St. Charles Herald-Guide

Winter good time to prune trees, shrubs

LSU AgCenter News - December 29, 2011

By Dan Gill, LSU AgCenter Horticulturist

Pruning is one gardening job that is often neglected because gardeners are not exactly sure what to do. Now is an excellent time to evaluate your landscape for pruning that needs to be done, since many plants can be pruned now through February.

There will always be plants that grow larger than we anticipated and need to be regularly pruned to control their size. Dead branches, diseased tissue and insect infestations may be pruned for the health of the plant. Then there are special situations such as topiary, espalier and bonsai where careful, selective pruning is used to completely alter the plantís normal growth patterns.

A wide variety of plants may be pruned during the winter and early spring. You should avoid extensive pruning of spring-flowering trees and shrubs. These plants have already set their flower buds for spring bloom, and any pruning done before they bloom will reduce the floral display these plants will produce. Summer-flowering trees and shrubs do not have flower buds set on them now. As a result, they may be pruned during winter and early spring and will still bloom well.

A few shrubs, including gardenia, hydrangea, some old garden roses and climbing roses, are in a category of their own. They bloom in early summer, but they have already produced their flower buds or flowering shoots for next year. Extensive pruning from now until they bloom will greatly reduce or eliminate flowering next year. To avoid problems, prune these plants in midsummer, soon after they have finished blooming.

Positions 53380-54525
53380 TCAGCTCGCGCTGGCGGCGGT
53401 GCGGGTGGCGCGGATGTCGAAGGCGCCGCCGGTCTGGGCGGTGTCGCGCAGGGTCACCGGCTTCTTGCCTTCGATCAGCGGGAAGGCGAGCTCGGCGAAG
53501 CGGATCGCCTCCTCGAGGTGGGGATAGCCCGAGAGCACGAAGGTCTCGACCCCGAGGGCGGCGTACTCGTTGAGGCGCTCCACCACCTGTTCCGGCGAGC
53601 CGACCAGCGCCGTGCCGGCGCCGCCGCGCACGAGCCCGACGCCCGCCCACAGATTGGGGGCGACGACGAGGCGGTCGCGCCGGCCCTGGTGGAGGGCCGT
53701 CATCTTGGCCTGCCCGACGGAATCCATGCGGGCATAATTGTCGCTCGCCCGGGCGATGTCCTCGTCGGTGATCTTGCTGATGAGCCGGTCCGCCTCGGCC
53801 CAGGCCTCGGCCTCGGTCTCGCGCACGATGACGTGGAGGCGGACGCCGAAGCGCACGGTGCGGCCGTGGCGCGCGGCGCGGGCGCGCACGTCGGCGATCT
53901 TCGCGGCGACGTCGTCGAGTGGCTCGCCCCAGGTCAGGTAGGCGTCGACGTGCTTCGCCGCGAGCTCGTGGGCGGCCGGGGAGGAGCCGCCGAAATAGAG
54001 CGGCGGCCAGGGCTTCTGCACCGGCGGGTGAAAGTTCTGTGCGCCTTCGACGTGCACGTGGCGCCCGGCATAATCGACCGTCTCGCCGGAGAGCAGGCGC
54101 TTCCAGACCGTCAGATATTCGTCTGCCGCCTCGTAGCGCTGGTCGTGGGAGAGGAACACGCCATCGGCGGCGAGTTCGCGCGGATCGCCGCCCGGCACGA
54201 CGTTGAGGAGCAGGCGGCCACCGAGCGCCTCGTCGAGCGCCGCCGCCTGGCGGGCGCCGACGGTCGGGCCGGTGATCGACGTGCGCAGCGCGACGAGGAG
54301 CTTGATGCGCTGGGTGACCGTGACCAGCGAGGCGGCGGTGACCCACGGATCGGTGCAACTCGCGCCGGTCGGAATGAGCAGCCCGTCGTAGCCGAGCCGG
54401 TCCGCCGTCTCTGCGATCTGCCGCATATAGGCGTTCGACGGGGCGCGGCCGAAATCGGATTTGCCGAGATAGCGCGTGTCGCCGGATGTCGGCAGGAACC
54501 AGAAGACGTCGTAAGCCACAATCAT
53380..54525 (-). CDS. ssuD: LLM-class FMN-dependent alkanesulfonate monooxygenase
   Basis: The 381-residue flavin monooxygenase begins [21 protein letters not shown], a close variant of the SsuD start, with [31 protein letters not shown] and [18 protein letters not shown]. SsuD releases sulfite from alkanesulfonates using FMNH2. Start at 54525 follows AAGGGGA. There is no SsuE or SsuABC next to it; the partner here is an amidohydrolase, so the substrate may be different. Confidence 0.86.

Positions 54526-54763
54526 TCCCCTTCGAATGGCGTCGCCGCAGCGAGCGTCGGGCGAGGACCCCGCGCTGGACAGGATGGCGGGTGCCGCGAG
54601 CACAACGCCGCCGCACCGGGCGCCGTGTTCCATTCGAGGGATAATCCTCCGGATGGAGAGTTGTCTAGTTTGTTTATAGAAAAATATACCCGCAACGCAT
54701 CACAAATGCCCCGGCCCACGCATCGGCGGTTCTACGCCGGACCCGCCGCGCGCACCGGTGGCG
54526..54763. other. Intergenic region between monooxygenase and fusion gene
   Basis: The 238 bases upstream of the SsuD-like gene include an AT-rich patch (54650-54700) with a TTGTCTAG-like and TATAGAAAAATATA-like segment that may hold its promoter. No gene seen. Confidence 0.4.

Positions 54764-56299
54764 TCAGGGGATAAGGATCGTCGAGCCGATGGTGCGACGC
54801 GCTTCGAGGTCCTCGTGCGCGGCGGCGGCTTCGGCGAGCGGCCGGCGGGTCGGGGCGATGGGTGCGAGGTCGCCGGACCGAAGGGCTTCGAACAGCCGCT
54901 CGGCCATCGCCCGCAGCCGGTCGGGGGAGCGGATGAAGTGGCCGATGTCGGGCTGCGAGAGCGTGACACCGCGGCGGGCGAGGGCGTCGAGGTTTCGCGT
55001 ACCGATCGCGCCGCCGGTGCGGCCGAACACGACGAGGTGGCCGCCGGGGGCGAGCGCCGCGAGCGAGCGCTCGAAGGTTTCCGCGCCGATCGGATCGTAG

Each plant is different; the desires and needs of each gardener are different, and each situation is unique. You can at least make sure you prune at the proper time.

You can also become familiar with the basic pruning techniques used to shape and control plants. Heading back involves shortening shoots or branches and stimulates growth and branching. Often overdone by some gardeners, careless heading back can destroy the natural form of a plant in situations where the natural shape is desirable.

Shearing is a specialized type of pruning that is done with a pruning tool called shears. This technique is used to create geometric shapes, espalier or topiary common in formal landscape designs. Shearing should not be used for general pruning purposes such as controlling size.

Thinning out removes shoots or branches at their point of origin, either back to a branch fork or back to the main trunk.

The only way to gain confidence in pruning is to do it. Practice makes perfect, as that saying goes. The first step to gaining confidence is to ask, and fully answer, two questions before pruning begins.

First, why, specifically, do you feel this plant needs to be pruned? Or, what specific goal do you want to accomplish? What problem do you need to correct? If you canít come up with a good reason to prune a plant, leave it alone. Second, how do you need to prune the plant to accomplish the goal? Study the plant carefully and decide what specifically needs to be done before you begin.

It is unlikely that you will kill or permanently damage a plant under most circumstances, even if you do something wrong when you prune. So, grit your teeth and go for it.

The more you prune, the better and more confident you will become.